Connection with nature brings meaning to my life and grounds me in the beauty everywhere. To be a steward of the land that we live on and make sure that we only do things to support the land and the animals that live on it is critical. Ecologist and professor Robin Wall Kimmerer writes in her book Braiding Sweetgrass,
“As we work to heal the earth, the earth heals us.”
-Robin Wall Kimmerer
Our relationship with nature is not a one-way street, when we work to protect and care for the earth, we in turn are cared for and feel a vibrant sense of belonging. Coexisting in harmony and being an ally to the land and animals is what I pass on to my children. To get them to see eagles flying, foxes sleeping on rocks, and deer grazing outside their front door is a gift they will carry with them their whole lives. Living where we do, in the Hudson Valley, helps me understand time and time again that we are not separate from animals and nature. We are all kin and part of something much bigger than ourselves. We all live together in a beautiful but fragile balance in our ecosystem.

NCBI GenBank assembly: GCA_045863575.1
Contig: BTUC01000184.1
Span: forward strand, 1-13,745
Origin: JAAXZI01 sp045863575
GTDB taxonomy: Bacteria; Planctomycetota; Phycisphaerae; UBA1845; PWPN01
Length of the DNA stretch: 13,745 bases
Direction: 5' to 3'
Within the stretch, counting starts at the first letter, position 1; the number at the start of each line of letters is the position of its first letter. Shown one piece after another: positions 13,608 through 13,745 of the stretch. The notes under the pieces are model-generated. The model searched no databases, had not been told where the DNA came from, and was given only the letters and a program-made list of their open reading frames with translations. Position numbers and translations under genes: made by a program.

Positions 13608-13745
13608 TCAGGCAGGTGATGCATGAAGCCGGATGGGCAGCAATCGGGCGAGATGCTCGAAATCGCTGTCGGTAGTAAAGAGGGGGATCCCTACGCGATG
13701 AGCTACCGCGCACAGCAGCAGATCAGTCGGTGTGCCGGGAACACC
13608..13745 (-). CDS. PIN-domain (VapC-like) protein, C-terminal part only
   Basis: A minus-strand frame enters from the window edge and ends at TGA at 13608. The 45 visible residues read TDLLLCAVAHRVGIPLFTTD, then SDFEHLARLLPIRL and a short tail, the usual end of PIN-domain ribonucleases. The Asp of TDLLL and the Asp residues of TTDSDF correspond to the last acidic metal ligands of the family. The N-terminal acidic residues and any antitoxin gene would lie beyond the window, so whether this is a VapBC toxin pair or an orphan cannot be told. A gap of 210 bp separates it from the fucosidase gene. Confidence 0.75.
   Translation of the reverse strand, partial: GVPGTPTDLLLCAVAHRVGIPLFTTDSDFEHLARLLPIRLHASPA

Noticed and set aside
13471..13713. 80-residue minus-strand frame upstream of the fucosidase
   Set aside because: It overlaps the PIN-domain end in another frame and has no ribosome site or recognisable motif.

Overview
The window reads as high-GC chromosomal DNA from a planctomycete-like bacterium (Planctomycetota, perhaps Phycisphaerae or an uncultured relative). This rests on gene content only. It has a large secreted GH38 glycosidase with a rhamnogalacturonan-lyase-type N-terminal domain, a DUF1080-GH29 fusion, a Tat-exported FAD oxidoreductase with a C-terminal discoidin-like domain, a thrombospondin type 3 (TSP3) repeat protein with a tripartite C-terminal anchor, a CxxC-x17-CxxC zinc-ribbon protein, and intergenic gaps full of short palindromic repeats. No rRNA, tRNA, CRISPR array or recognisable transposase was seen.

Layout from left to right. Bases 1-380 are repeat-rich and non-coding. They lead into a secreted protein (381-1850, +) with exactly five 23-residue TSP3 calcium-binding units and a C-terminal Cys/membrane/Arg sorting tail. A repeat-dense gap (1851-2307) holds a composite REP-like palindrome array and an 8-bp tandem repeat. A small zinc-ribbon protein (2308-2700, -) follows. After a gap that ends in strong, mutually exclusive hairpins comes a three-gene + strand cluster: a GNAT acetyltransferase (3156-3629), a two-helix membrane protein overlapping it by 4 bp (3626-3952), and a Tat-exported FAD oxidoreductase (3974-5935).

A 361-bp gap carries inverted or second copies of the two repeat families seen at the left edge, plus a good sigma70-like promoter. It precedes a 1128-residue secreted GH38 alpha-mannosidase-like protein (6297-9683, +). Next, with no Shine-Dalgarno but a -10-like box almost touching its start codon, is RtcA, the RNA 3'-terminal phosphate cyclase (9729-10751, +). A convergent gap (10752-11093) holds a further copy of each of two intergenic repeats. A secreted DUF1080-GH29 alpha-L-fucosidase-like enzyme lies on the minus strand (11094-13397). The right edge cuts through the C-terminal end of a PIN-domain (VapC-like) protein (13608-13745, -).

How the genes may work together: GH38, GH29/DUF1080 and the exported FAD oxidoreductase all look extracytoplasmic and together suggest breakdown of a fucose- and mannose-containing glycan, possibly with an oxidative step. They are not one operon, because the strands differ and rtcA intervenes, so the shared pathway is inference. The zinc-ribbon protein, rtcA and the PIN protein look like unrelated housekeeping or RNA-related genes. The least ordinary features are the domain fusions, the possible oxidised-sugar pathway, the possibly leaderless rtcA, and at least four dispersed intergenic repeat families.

Environmental activist and scholar Joanna Macy writes in Active Hope:
"Next time you see a tree or plant, take a moment to express thanks. With each breath you take in, experience gratitude for the oxygen that would simply not be there save for the magnificent work plants have done in transforming our atmosphere and making it breathable.”